Food for thought…
Let a woman learn in silence with full submission. I permit no woman to teach or to have authority over a man; she is to keep silent. (1 Timothy 2:11-12, NRSV)
A continual dripping on a rainy day and a contentious wife are alike; to restrain her is to restrain the wind or to grasp oil in the right hand. (Proverbs 27:15-16, NRSV)
It is better to live in a corner of the housetop than in a house shared with a contentious wife. (Proverbs 20:9, NRSV)
Well…from the ancient Biblical writings to the present, at least one thing is certain: we men have a hard time accepting women with minds of their own, or with LOUD, booming voices! The voluminous voices of autonomous women—proves threatening to a society of men so used to being entitled to a ‘global speakerphone’—how dare women encroach upon our space—how dare women take up our “airtime”! 🙂
A few weeks ago, I was listening to The Temptations Anthology while I was working out—one of my favorite songs–“Ain’t Too Proud to Beg,” graced my headphones. The song resonated with my sentiments as of late—albeit with a slight twist: what would happen if men weren’t too proud to listen to the voices of women. What would the world look like if men decided to destroy the seats of authority we have unscrupulously created for ourselves? What if the mute button was pressed on the male voice, and the volume was increased for the female voice? I wonder…I wonder…
In any formal debate a facilitator gives each party a specific amount of time to state their piece—then it becomes the other party’s turn. Within the discourses between men and women, however, there simply has not been sufficient time given, or more to the point, ALLOWED for the female perspective(s)/voice(s). Here, I do not say “allow” in the sense that women need permission to raise their voices, but rather, to demonstrate that womens’ voices have been muted. Women’s vocal cords have been silenced due to patriarchal asphyxiation.
I am reminded of a statement I recall Dr. Bedford making in my Feminist Theology class my first year. Men pride themselves on being on the ‘center stage’ (public sphere)—because we deem it our space (I use “our” in an individualized sense; men often fight other men for that space lol). Because it is “our” space, we easily become threatened and our egos take a hit when the “other” enters the space demanding equal time! I’m not altogether sure that I should parallel public/private sphere discourses to a formal debate, but just for a moment, I’d like to use that example to further clarify my point. Earlier, I stated that a facilitator allowed each “party” to offer their perspectives. Historically, male voices and male presences have served as pseudo-facilitators—I say “pseudo” because it is a role that we have falsely and forcefully ascribed to ourselves. Who then, is the authentic facilitator?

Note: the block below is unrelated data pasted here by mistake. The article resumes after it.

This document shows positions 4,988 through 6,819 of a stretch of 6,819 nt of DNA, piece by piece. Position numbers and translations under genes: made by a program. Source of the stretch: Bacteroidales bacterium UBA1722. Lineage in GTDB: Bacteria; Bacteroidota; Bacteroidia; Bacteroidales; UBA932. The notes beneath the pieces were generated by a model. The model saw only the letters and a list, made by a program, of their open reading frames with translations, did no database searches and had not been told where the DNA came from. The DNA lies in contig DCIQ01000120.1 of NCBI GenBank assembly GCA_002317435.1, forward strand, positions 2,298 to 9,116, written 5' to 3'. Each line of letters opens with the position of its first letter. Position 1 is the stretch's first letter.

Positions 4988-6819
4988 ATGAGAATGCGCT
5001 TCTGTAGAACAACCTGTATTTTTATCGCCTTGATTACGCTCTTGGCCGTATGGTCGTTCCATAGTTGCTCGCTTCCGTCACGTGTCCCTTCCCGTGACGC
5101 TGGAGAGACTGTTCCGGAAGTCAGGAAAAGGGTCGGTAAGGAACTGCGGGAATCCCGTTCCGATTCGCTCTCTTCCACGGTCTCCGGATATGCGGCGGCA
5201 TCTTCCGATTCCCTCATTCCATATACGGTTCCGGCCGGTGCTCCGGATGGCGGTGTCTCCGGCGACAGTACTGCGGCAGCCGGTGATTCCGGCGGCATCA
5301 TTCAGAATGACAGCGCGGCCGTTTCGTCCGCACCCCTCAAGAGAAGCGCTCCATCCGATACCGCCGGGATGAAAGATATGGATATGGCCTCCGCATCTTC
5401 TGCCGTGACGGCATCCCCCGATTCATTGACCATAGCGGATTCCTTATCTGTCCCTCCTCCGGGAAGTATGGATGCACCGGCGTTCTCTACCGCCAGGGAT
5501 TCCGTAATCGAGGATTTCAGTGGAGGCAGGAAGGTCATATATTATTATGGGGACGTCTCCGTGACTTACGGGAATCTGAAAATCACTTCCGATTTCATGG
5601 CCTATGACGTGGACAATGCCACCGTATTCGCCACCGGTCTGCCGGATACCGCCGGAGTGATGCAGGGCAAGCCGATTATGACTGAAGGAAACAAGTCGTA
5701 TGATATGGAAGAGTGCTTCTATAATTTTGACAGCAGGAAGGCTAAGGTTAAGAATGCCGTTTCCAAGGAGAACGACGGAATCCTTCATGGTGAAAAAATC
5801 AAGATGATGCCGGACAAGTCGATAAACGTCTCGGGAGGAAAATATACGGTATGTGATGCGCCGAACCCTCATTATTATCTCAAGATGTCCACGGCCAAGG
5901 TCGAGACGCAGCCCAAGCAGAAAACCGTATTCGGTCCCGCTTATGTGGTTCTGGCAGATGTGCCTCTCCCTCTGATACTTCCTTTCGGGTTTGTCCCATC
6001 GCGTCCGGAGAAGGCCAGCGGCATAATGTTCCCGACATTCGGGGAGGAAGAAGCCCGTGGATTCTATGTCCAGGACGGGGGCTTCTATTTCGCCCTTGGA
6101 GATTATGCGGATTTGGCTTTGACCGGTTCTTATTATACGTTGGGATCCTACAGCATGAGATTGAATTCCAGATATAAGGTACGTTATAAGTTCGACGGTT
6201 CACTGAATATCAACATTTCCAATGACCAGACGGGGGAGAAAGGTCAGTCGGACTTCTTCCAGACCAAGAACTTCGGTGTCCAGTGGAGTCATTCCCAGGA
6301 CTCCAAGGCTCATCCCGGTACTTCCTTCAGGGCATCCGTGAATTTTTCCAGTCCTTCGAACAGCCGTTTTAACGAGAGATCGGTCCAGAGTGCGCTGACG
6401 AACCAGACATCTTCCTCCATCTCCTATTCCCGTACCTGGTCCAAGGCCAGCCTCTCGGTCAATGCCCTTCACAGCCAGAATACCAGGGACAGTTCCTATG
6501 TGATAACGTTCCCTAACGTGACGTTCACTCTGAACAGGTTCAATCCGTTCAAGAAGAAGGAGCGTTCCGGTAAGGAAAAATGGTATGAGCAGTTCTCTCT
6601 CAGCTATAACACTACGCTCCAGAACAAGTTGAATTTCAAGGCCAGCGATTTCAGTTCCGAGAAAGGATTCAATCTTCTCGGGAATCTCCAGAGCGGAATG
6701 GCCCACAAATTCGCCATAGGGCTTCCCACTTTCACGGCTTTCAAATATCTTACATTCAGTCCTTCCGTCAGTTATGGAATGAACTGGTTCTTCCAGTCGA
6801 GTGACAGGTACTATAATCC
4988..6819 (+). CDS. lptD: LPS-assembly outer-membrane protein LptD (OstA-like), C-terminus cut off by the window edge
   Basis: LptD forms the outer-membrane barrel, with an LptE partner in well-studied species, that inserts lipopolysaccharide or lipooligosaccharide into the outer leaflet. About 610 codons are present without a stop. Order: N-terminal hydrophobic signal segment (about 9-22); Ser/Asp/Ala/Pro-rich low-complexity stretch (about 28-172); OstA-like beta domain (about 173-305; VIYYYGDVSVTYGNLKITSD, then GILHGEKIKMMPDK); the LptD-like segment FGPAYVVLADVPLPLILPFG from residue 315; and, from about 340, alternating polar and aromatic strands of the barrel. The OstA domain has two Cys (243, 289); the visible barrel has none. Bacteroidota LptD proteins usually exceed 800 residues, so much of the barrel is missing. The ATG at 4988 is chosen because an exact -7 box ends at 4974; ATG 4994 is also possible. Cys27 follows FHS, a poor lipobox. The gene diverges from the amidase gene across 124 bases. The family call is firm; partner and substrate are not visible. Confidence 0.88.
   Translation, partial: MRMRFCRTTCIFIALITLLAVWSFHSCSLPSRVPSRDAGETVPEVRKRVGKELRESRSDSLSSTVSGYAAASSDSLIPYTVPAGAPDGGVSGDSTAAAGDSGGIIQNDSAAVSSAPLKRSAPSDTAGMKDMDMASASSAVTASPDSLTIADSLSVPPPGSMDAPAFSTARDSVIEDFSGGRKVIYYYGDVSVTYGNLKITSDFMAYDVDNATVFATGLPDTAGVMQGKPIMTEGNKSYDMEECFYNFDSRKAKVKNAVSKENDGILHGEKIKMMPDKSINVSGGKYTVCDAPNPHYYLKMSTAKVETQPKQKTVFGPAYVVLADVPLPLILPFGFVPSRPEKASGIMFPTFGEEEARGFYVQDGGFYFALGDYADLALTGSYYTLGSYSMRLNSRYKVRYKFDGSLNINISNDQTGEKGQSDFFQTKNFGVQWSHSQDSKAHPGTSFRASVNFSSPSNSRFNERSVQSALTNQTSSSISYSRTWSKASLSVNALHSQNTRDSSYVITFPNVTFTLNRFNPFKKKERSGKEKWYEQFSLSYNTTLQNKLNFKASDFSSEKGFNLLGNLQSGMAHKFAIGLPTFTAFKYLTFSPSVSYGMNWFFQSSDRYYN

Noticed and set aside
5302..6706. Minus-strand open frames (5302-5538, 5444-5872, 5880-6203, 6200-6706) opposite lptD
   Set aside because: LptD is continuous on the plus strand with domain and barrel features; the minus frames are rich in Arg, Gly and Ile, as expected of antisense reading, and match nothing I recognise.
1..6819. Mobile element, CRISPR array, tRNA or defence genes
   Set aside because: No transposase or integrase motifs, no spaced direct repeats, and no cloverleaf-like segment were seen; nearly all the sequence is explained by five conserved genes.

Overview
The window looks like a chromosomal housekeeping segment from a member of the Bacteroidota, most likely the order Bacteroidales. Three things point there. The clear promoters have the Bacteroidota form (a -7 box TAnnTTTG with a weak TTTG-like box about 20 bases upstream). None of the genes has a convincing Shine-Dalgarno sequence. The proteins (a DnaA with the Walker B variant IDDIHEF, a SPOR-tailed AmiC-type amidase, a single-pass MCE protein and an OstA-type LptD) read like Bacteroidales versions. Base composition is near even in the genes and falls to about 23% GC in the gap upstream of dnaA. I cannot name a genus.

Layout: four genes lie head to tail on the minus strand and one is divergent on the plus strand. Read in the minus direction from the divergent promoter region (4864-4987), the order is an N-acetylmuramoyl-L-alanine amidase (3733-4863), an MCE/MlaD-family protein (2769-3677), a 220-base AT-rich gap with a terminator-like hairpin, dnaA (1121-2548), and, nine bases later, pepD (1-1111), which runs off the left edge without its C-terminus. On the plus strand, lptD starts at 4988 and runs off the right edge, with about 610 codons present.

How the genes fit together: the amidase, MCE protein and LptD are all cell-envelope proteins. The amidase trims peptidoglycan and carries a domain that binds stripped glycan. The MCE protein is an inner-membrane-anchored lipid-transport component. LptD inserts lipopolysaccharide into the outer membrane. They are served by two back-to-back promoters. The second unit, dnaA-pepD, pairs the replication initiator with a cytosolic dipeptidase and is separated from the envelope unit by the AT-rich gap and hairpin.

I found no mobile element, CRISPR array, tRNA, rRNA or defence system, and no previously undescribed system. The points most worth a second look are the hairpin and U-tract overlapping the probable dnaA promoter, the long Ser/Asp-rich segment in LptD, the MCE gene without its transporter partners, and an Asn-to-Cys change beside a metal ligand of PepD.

The Holy Spirit is the facilitator.
It was the Spirit who ignited the voice of Susan B. Anthony to speak out on behalf of the suffragist movement. It was the Spirit who moved Sojourner Truth to ask boldly, “Ain’t I a woman?” at the 1851 Women’s Convention. It is within these examples (and so many more) that I find hope. It is my hope—my prayer—my belief that we have entered/are entering a time when the Spirit is raising and cultivating the voices of women who will commit themselves to a society—a world unbound by social conventions—unchained by gender roles—a truly egalitarian model of living.
It’s funny, over the summer I was watching home videos of myself as an infant/preschooler, etc. I was a timid, quiet toddler (this characteristic is still apt), and whenever we’d visit friends/relatives, Mom would always tell me to raise my voice—to speak up. Well, Mom—today, I say I can’t really speak up in the way you were hoping.
Tis’ time for me to shut up 🙂
Boldly stated, I despise all forms of dehumanization that erode the liberating qualities of the church, as well as those that diminish the quality of life for a variety of human communities.As a heterosexual male, I know firsthand the ways in which I have either implicitly or explicitly contributed to and benefitted from oppressive systems in this culture--particularly as it affects women, persons of color, and the GLBT community.I seek to raise awareness of these injustices.
The three great challenges that confront the church are sexism, racism, homophobia, and I intend to spend my lifetime via the classroom and the pulpit calling those travesties into question with the great HOPE that they may come to an end.